Lawyers want 20 years in prison for Karp’s killers

By
July 11, 2011 04:28

Three slayers deserve maximum sentence for ‘brutal, vicious attack,’ Tel Aviv prosecutor says.

3 minute read.



Karp murder suspects reenact scene

Karp 311. (photo credit: Courtesy)

Prosecutors on Sunday asked the Tel Aviv District Court to sentence the three men convicted of killing Arik Karp to 20 years in prison.

Prosecutor Menahem Mizrahi of the Tel Aviv District Attorney’s Office asked the court for the maximum sentence to be given to Jamil Ades, 25, Abed al-Rahman Ades, 21, and a 17-year-old, who as a minor cannot be named, the three Jaljulya residents who beat Karp, 59, to death two years ago on northern Tel Aviv’s Tel Baruch beach in front of his wife and daughter.

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In April, judges pronounced the three defendants guilty of manslaughter – not murder – after they said the prosecution had failed to prove that the three had intended to kill Karp.

Speaking to the court on Sunday, Mizrahi said the killing was a “brutal and vicious attack.

“There was no provocation from [Karp],” he continued.

“They did not stop beating him even when they were begged to do so. They showed contempt for human life.”

Mizrahi said the oldest defendant, Jamil Ades, could have taken responsibility and told the others to stop the attack, but he did not.

“There was no excuse for their behavior,” he said. “We ask for the highest penalty.”

The maximum penalty for manslaughter is 20 years.

Attorneys for the three defendants presented to the court arguments for a much lighter punishment.

Attorney Moshe Maroz, representing Jamil Ades, said the maximum jail term should not be given in this case because the killing was not premeditated.

He reminded the court that when Ades was informed of Karp’s death he asked repeatedly whether it was really true.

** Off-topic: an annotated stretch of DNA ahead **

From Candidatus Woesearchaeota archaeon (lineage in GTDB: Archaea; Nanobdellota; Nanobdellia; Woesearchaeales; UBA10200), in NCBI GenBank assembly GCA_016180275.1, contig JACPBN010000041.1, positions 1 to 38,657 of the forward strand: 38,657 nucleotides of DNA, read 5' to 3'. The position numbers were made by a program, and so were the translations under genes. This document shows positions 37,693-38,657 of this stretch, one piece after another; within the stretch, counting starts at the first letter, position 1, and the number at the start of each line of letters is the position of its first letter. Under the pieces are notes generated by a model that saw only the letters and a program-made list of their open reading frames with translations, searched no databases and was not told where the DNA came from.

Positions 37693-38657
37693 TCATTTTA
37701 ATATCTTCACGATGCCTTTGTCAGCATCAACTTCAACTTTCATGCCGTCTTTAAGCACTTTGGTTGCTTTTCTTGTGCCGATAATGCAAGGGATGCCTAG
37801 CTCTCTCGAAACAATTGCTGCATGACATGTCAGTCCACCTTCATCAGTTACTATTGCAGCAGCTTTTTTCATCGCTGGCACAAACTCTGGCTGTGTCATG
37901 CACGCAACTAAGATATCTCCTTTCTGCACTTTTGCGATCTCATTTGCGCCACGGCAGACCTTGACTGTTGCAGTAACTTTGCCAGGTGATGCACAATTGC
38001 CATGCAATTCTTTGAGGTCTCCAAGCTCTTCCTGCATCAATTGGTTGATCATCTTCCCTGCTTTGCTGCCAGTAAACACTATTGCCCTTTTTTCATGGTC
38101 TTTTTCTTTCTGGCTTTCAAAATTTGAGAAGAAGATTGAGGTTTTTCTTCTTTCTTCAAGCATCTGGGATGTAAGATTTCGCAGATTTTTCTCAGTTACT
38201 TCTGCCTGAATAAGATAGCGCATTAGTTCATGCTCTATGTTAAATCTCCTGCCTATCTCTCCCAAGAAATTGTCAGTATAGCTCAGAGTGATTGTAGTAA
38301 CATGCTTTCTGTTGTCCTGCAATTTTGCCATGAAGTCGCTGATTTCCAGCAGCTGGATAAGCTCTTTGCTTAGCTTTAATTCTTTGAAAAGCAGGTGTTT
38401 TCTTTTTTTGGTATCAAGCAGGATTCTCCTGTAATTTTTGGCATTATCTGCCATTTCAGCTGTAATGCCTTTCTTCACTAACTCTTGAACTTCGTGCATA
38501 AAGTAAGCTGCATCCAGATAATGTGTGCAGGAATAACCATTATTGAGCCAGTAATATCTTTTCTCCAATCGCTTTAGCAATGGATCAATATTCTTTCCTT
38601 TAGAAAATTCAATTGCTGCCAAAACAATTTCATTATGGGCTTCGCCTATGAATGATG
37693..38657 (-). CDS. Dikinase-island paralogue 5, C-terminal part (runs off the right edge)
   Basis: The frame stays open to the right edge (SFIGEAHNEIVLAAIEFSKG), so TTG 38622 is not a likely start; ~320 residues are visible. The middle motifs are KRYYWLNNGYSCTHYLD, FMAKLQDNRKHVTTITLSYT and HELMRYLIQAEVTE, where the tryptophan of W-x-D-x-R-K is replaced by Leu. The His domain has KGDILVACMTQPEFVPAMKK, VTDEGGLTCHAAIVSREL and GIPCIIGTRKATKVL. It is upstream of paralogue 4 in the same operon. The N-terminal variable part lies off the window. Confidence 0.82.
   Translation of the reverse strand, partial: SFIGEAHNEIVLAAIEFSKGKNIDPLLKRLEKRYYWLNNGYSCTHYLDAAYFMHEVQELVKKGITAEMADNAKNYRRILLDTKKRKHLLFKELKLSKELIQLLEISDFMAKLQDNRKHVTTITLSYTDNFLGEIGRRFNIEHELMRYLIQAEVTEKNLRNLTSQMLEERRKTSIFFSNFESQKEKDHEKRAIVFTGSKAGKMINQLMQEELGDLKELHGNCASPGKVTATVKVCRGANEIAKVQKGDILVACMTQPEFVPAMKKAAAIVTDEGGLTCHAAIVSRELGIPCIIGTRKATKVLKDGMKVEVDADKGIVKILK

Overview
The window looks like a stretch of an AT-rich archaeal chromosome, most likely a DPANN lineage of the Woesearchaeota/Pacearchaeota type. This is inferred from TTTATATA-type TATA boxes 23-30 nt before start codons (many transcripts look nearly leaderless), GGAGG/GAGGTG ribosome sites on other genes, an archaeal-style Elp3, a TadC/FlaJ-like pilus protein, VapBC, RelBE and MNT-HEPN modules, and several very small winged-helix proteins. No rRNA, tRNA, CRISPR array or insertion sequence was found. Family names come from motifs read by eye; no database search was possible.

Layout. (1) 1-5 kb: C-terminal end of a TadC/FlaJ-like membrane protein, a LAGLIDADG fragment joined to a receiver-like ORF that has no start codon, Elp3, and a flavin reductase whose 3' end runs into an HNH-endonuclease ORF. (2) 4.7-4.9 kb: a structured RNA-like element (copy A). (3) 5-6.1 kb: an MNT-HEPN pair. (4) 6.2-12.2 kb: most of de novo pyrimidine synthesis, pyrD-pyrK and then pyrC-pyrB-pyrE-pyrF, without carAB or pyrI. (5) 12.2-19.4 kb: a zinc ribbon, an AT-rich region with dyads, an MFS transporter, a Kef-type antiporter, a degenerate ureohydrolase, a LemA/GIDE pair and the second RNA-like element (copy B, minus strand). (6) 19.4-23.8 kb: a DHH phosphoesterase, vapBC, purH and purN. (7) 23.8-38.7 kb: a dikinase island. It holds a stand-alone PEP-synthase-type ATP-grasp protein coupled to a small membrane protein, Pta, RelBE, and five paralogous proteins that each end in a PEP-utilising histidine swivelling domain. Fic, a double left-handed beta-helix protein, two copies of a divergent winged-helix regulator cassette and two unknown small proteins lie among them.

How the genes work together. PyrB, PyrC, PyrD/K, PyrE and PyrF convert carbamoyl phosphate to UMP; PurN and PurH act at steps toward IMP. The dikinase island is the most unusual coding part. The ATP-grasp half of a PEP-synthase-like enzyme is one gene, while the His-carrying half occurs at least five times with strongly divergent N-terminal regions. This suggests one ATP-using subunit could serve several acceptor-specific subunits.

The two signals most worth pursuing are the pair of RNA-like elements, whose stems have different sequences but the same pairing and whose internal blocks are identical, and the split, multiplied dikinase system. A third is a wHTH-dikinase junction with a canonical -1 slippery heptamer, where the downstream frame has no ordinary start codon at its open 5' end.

The attorney also said Ades expressed remorse for his actions.

“Even now he does not understand how he could have done what he did that night,” he said.

Maroz also told the court that cases where the maximum penalty of 20 years has been imposed usually involve the use of weapons. In this case, no weapons were used, he said.

“When someone uses a weapon such as a knife there’s more of an expectation that [an attack] will result in death,” he said.

Attorney Gil Friedman, representing Abed al-Rahman Ades, asked the court to take into account that Abed has a limited understanding of what happened because he suffered from brain damage following a childhood accident and has a very low IQ.

“[Abed] is not like a normal person, he has problems,” Friedman said.

Abed and the 17-year-old defendant whispered together and grinned at each other throughout the hearing.

Jamil Ades, who sat apart from the other two defendants, later made a statement to the court in which he expressed his remorse.

“I know what it is like to lose a father and I am very sorry for what happened,” he said.

The other two defendants declined to make statements to the court.

Earlier in the hearing, Arik Karp’s widow, Sara, presented evidence before a closed court.

Both Sarah and her daughter Anataliya left the court without hearing the defense’s arguments for a lighter sentence.

After the hearing, attorney Asher Chen, who represents the 17-year-old, told The Jerusalem Post that a lighter jail sentence of eight or nine years imprisonment is appropriate in this case because the killing was not premeditated.

“[My client] was a minor, they were under the influence of alcohol and they didn’t know what the outcome of their actions would be,” said Chen. “They didn’t think it would result in death.”

The court is expected to pass sentence on the three defendants within two months.

If the court does decide on a jail term that is less than the maximum, it is likely to cause controversy.

The verdict of manslaughter – unpremeditated killing – in the Karp case provoked outrage in April, partly because the maximum penalty for manslaughter is much lighter than that for murder, which can be punished with a life sentence.

After the verdict was issued, a legal panel led by Prof. Mordechai Kremnitzer of the Hebrew University of Jerusalem submitted recommendations to Justice Minister Yaakov Neeman proposing changes to the criminal statutes to incorporate two murder offenses: premeditated murder, and murder under aggravated circumstances, including cruelty or abuse, such as in the Karp case.


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